# Military Schools and Courses of Instruction in the Science and Art of War, in France, Prussia, Austria, Russia, Sweden, Switzerland, Sardinia, England, and the United States ... Part 1. France and Prussia. [Originally issued in the American Journal of Education under the title: “Military Schools in France and Prussia.”]

J. B. Lippincott & Company, 1862 - Military education - 399 pages

### Popular passages

Page 242 - The non-commissioned officers arc chosen annually by the inspectors-general — one fr.gm each regiment of cavalry — from among those that show a peculiar aptness for equitation and are distinguished by good conduct, information, zeal, and intelligence ; those who are recommended for promotion in their corps are selected in preference. Their age must not exceed twenty-five years, and they must have served at least one year in the ranks. These pupils, numbering about four hundred, are sent to the...
Page 29 - The volume of any prism is equal to the product of its base by its altitude. Let V denote the volume, B the base, and H the altitude of the prism DA'.
Page 28 - Regular polygons of the same number of sides are similar, and their perimeters are to each other as the radii of the circles to which they are inscribed or circumscribed.— The circumferences of circles are to each other as their radii.
Page 244 - The best horses purchased at the remount dep&ts are selected for the officers, and sent to this place to be trained. The number is fixed at 100 as a minimum. These, as soon as their education is complete, are sold or given, according to the orders of the Minister of War, to those officers who need a remount — in preference, to officers of the general staff and staff corps, those of the artillery, and mounted officers of infantry. These officers may also select from among the other horses of the...
Page 43 - Asymptotes of the hyperbola. — The asymptotes coincide with the diagonals of the parallelogram formed on any two conjugate diameters. — The portions of a secant comprised between the hyperbola and its asymptotes are equal. — Application to the tangent and to its construction. The rectangle of the parts of a secant, comprised between a point of the curve and the asymptotes, is equal to the square of half of the diameter to which the secant is parallel. Form of the equation of the hyperbola referred...
Page 339 - The boys composing a section are placed at meals upon the same side of the table with the corporal who has charge of them. The younger pupils do not join these companies at once, but are kept together in a division which is under female superintendence, has a separate overseer, and is under different regulations as to rising, going to bed, and other particulars of discipline and police from the elder pupils. All the duties of domestic and personal police, and some of those of domestic economy, are...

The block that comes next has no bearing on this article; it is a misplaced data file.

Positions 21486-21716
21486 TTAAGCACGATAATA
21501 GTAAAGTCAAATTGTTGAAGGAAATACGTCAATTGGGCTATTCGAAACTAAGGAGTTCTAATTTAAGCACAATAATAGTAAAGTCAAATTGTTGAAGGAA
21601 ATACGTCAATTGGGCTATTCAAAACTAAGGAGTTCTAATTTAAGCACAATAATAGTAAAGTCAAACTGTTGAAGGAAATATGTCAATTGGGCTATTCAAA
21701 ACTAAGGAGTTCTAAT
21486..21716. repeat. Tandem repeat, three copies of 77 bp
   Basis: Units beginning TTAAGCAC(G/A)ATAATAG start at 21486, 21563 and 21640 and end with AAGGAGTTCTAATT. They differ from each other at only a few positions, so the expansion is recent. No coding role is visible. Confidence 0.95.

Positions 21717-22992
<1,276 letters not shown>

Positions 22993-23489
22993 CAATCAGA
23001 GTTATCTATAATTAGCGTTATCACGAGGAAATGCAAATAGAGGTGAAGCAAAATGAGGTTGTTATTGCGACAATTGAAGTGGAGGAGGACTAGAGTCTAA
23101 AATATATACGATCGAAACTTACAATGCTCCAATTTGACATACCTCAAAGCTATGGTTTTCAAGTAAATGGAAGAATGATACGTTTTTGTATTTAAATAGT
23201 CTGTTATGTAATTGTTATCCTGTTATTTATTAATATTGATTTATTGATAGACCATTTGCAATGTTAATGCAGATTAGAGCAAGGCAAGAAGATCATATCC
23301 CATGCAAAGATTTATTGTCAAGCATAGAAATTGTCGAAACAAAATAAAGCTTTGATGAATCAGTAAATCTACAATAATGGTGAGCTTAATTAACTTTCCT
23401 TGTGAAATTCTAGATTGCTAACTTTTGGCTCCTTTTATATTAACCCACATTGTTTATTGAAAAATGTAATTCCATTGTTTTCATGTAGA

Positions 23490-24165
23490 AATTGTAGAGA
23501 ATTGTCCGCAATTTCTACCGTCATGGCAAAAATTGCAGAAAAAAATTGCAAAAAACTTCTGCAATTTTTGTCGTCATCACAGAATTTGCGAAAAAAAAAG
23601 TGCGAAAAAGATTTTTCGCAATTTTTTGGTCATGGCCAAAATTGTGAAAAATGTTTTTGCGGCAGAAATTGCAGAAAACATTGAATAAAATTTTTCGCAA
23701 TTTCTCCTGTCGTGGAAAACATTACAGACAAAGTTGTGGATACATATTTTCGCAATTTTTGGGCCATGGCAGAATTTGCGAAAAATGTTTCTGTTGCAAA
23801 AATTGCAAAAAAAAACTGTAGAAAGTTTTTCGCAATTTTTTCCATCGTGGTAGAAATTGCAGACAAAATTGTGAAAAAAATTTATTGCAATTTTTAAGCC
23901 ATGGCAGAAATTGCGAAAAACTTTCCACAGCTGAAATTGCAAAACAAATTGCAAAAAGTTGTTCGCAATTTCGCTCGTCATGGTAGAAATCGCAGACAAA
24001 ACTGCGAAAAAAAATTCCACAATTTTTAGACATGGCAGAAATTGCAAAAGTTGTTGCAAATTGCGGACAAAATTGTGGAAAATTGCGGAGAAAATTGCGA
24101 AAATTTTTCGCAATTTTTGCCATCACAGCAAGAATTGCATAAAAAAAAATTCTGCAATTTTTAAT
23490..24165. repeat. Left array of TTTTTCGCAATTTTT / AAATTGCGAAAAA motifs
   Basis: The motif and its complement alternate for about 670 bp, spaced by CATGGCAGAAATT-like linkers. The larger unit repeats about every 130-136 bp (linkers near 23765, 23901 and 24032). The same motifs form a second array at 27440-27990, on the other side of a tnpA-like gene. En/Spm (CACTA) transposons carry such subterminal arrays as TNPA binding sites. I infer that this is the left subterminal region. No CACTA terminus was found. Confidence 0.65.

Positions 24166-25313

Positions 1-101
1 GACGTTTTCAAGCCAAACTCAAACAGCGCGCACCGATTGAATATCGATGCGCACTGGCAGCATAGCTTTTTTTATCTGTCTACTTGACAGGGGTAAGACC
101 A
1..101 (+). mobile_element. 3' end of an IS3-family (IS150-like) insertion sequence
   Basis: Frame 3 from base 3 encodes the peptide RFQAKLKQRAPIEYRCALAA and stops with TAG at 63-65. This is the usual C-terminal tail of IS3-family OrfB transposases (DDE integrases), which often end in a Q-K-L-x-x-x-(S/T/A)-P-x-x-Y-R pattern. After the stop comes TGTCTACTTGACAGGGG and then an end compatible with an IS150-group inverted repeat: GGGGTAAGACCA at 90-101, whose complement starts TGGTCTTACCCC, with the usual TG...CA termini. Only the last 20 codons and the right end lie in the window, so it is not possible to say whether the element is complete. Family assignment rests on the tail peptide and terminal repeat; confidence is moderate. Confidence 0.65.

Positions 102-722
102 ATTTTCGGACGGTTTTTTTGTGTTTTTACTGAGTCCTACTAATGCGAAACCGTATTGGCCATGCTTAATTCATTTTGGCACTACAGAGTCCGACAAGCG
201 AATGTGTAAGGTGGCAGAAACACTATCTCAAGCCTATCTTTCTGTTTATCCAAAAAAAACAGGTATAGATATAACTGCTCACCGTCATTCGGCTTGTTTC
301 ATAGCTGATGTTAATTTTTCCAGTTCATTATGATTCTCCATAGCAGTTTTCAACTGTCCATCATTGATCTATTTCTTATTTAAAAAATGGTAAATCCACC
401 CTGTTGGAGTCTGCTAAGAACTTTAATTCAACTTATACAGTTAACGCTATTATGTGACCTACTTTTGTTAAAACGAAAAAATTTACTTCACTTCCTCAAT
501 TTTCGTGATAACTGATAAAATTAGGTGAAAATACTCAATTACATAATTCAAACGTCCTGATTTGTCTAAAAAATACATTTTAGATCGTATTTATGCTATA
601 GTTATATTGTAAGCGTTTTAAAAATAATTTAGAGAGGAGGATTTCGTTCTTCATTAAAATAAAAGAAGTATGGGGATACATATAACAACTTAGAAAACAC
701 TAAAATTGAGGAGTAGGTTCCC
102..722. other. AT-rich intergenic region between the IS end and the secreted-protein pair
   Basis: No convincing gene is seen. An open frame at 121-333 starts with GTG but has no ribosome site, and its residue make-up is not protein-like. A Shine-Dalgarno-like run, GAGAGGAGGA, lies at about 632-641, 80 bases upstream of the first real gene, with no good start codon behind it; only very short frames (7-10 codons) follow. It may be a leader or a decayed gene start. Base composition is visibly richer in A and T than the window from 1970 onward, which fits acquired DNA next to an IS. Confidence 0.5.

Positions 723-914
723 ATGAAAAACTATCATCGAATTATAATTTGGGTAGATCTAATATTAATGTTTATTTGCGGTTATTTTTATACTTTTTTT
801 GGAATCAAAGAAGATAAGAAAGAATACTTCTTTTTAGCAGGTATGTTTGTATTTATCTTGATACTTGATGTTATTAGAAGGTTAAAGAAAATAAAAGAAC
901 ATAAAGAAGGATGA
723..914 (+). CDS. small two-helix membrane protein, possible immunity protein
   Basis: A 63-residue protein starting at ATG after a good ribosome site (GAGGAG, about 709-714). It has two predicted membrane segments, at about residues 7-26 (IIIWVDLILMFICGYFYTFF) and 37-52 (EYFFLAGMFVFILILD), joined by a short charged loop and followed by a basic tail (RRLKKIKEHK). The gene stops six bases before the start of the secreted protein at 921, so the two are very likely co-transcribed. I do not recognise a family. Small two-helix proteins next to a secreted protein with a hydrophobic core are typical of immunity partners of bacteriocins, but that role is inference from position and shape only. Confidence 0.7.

Page 338 - ... &c., — until their physical feats reach a point of perfection which I have never seen surpassed, except by professional circus-riders or rope-dancers. It is of these pupils that Dr. Bache says, " I have never seen a body of young men all so well physically developed ; a result produced by constant attention to their education on this point.
Page 271 - They aro taught to pick their way over scattered stones or stakes driven into the ground ; and it has even been thought expedient to teach them how to walk systematically on stilts. They are taught swimming — all its necessary movements before they go into the water ; and many, I was told, strike out at once, at the first trial, thus proving the physiological or anatomical efficacy of the well-considered mode of tuition.
Page 241 - THIS school was established in 1826, and is considered* the most perfect and extensive institution of the kind in Europe, — perhaps the only one really deserving the title, the others being more properly mere schools of equitation. It is under the control of the Minister of War, and was established for the purpose of perfecting the officers of the cavalry corps in all the branches of knowledge necessary to their efficiency, and especially in the principles of...
Page 381 - EMBRACE, — I. Arithmetic and Algebra. 1. Algebra, with sums, differences, products, quotients, whole numbers, roots, powers with real exponents and logarithms. The qualities of fixed numbers, fractions, decimal and continued fractions. Extraction of square and cubic roots in figures and letters, practical use of logarithms. 2. Algebra, equations of the first and second degree, with one or more unknown quantities, proportions, and the higher numerical equations. 3. Arithmetical and geometrical progression,...